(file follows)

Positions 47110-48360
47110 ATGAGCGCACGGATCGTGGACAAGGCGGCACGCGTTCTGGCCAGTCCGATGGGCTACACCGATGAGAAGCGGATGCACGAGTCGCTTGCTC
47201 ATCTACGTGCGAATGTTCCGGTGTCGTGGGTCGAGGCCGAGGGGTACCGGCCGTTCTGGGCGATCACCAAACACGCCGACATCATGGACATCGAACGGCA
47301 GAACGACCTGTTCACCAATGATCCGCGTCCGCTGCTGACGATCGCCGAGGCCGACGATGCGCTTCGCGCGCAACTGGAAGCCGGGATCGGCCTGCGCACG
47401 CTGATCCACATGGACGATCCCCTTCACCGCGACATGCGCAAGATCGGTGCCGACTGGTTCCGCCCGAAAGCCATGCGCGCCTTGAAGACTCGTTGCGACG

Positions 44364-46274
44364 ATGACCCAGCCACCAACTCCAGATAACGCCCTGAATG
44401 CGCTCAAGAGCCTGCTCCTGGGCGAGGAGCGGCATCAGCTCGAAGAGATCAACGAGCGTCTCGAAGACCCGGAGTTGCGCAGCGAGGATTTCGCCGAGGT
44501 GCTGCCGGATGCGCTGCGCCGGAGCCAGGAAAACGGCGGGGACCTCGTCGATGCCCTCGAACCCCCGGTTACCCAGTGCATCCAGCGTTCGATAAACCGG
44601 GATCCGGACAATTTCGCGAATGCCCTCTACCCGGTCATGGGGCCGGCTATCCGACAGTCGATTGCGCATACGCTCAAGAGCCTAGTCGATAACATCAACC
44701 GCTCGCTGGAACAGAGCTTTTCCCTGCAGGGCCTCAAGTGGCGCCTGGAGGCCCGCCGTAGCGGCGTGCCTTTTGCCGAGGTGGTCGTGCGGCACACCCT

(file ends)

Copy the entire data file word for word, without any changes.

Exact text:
Positions 47110-48360
47110 ATGAGCGCACGGATCGTGGACAAGGCGGCACGCGTTCTGGCCAGTCCGATGGGCTACACCGATGAGAAGCGGATGCACGAGTCGCTTGCTC
47201 ATCTACGTGCGAATGTTCCGGTGTCGTGGGTCGAGGCCGAGGGGTACCGGCCGTTCTGGGCGATCACCAAACACGCCGACATCATGGACATCGAACGGCA
47301 GAACGACCTGTTCACCAATGATCCGCGTCCGCTGCTGACGATCGCCGAGGCCGACGATGCGCTTCGCGCGCAACTGGAAGCCGGGATCGGCCTGCGCACG
47401 CTGATCCACATGGACGATCCCCTTCACCGCGACATGCGCAAGATCGGTGCCGACTGGTTCCGCCCGAAAGCCATGCGCGCCTTGAAGACTCGTTGCGACG

Positions 44364-46274
44364 ATGACCCAGCCACCAACTCCAGATAACGCCCTGAATG
44401 CGCTCAAGAGCCTGCTCCTGGGCGAGGAGCGGCATCAGCTCGAAGAGATCAACGAGCGTCTCGAAGACCCGGAGTTGCGCAGCGAGGATTTCGCCGAGGT
44501 GCTGCCGGATGCGCTGCGCCGGAGCCAGGAAAACGGCGGGGACCTCGTCGATGCCCTCGAACCCCCGGTTACCCAGTGCATCCAGCGTTCGATAAACCGG
44601 GATCCGGACAATTTCGCGAATGCCCTCTACCCGGTCATGGGGCCGGCTATCCGACAGTCGATTGCGCATACGCTCAAGAGCCTAGTCGATAACATCAACC
44701 GCTCGCTGGAACAGAGCTTTTCCCTGCAGGGCCTCAAGTGGCGCCTGGAGGCCCGCCGTAGCGGCGTGCCTTTTGCCGAGGTGGTCGTGCGGCACACCCT